Joseph and Randolph Clay
Although the brothers Joseph and Randolph Clay of Philadelphia are not well known today, they built one of the country's largest and most important private mineral collections in the 1830's to mid-1880's.
Joseph Ashmead Clay was born in Philadelphia on June 3, 1806, the son of the Hon. Joseph Clay (1769-1811) and Mary Ashmead. He graduated from the University of Pennsylvania in 1822, and was admitted to the bar in 1827, serving in the front rank of Philadelphia lawyers in Orphan's Court practice. He was a member of numerous religious and secular societies including the Academy of Natural Sciences in Philadelphia and the Academy of the Fine Arts, among others, and was one of the founders and first President of the Social Art Club. He was unusually well-informed in matters of travel and geography, and was an accomplished art critic and connoisseur. For years he conducted religious services at the Episcopal Hospital in Philadelphia, as lay-reader, by authority of Bishop Alonzo Potter. He managed his brother Randolph's affairs in Philadelphia and influenced his diplomatic appointments in Washington. Joseph married Cornelia Fetcher in 1835, and died in Philadelphia on March 18, 1881.
The Hon. John Randolph Clay was born in Philadelphia on September 29, 1808, the son of the Hon. Joseph Clay (1769-1811) and Mary Ashmead. He was named after John Randolph of Roanoke, his father's intimate friend, who was his godfather; after his father's death he lived with Randolph in Virginia, and was educated there. He entered the bar in 1828 but never practiced law. Instead he served as a career diplomat on behalf of the American government. He went to St. Petersburg, Russia, with Minister Randolph, as Secretary of the American Legation there in 1830-1837. He was Secretary of the American Legation in Vienna, Austria in 1838-1845, was again in St. Petersburg in 1845-1847, and served as Minister to Peru for 13 years, from 1847-1860, until finally leaving the diplomatic service in 1860. He drew up the Articles of the first treaty of commerce between Russia and the United States, had the Amazon River thrown open to commerce, spoke six languages with fluency, and was one of the most accomplished diplomats ever to serve the United States. He named one of his sons William Vaux Clay, after his friend and prominent fellow mineral collector in Philadelphia. In 1861 he moved to England where he lived for the rest of his life, although in 1865 he returned to Philadelphia for a visit. Randolph was married twice (first to Frances Ann Gibbs in 1835, and second to Jane MacKnight in 1845); he had two sons, Harry Gibbs Clay and Randolph Clay, and a daughter, Mary Frances Clay. He died on August 15, 1885 in South Kensington, London, England.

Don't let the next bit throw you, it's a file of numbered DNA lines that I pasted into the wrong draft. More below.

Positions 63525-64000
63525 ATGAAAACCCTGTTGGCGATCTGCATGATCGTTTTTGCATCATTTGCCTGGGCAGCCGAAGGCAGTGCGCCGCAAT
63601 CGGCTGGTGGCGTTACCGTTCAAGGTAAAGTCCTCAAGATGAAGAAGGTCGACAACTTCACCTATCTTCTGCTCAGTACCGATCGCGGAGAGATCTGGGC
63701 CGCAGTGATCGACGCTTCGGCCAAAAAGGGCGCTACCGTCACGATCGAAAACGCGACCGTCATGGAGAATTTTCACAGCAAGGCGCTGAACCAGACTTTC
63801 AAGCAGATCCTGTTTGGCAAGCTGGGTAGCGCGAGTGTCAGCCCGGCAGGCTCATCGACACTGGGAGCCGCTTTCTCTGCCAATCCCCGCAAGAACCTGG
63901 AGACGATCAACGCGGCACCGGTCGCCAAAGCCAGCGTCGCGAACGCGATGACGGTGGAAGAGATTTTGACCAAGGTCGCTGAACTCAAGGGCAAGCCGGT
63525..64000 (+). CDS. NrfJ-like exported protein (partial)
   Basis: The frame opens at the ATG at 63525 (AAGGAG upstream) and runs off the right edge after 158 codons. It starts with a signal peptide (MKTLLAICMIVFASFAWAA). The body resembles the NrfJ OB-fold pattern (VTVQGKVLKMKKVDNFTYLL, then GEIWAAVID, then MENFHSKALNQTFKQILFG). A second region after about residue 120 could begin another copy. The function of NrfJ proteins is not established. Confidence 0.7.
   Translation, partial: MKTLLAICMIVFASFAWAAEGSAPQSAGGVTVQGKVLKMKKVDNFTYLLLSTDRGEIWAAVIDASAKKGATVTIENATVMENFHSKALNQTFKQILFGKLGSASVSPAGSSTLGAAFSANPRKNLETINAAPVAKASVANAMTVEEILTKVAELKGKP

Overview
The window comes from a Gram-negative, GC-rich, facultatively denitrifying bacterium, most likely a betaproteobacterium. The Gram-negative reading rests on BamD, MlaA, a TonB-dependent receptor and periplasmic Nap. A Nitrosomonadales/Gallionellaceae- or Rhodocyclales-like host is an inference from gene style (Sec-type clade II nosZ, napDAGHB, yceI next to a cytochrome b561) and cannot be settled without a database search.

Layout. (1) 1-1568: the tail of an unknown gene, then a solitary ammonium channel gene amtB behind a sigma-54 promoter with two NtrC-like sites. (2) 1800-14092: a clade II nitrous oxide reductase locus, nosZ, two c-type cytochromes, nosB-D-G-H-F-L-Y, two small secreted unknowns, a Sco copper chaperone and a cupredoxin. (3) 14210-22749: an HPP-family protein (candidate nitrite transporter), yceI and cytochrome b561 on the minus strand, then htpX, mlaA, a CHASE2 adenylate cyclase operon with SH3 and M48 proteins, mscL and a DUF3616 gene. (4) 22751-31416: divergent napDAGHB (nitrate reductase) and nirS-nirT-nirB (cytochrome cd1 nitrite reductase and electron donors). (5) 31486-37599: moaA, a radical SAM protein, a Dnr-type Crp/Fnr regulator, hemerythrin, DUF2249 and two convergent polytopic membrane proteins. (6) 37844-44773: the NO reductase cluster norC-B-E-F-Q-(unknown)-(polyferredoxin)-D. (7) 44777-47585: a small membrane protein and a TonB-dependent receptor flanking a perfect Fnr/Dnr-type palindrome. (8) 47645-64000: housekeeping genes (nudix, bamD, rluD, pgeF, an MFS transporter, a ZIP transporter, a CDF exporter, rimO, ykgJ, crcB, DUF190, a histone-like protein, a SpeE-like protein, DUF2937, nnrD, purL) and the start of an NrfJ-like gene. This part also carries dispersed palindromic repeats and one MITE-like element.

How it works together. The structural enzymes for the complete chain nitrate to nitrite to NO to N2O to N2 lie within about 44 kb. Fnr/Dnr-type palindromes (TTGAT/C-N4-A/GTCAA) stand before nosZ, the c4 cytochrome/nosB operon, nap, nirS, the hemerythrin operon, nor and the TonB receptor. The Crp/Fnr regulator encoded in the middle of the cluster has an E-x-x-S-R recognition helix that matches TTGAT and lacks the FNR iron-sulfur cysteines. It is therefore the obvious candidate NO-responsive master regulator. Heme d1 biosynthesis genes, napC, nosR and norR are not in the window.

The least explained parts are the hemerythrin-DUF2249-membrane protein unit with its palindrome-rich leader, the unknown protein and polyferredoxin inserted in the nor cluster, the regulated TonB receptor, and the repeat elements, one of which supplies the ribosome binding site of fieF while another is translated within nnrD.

Joseph and Randolph developed an interest in mineralogy in their youth and collected avidly throughout their lives; in later years they were aided in their collecting activities by Thomas Nuttall. Randolph sent home many specimens during his extensive travels abroad, while Joseph collected American specimens for their cabinet and for exchange. Apparently, both secured specimens exclusively by exchange and purchase--while complaining incessantly about specimen prices. Joseph maintained the mineral cabinet in Philadelphia, which grew to become one of the most impressive collections of minerals in the country. The brothers were good customers of the British mineral dealers Bryce Wright (1814-1875), James Gregory (1832-1899)and Richard Talling (1820-1883); in return they supplied Talling with lead minerals from the Wheatley mine in Pennsylvania, and with fragments of meteoritic iron. While Randolph was based in Weymouth in the 1860's he was a regular customer of the British mineral dealer Robert Damon (1814-1889), shipping large numbers of Damon's mineral specimens home to his brother Joseph in Philadelphia. Some went into the Clay cabinet while others were sold on Damon's behalf to collectors such as William S. Vaux, Henry A. Ward and J.C. Trautwine. The Clay Collection catalog, dated 1873, lists 621 specimens total.
The Clay mineral collection was held intact by their descendants for many years before finally going to the University of Pennsylvania. It was an old-time, general collection, which originally contained many choice specimens. The University has periodically sold specimens from the collection. In 1992, Illinois mineral dealer David Crawford was allowed to purchase several thousand "duplicates" from the University collection (the better ones remaining), including many Clay specimens, as well as specimens from the collections of Frederick Genth, George Koenig, and John Cardeza--the funds generated were used to support the graduate program in geology. Mineral dealer Carter Rich purchased the Pennsylvania specimens from Crawford, and Cornwall dealer Nick Carruth purchased the British specimens; the northern England and Scotland specimens were then purchased from him by British collector/dealer Lindsay Greenbank.
CANFIELD, F.A. (1923) The Final Disposition of some American Collections of Minerals. Privately printed by the author, Dover, New Jersey. Reprinted in Mineralogical Record, 21 (1), 39, 41-46.
GORDON, S.G. (1919) The History of Mineralogy in Pennsylvania (abstract of a lecture before the Philadelphia Mineralogical Society). American Mineralogist, 4, 16-17.
CLAY, C. (1895) The Family of Clay of Newcastle, Delaware and Philadelphia, Pennsylvania. Gibson Bros., Washington, DC., 51 pp.
OESTE, G.I. (1966) John Randolph Clay: America's First Career Diplomat. University of Pennsylvania.
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Biographical Archive, at www.mineralogicalrecord.com.]
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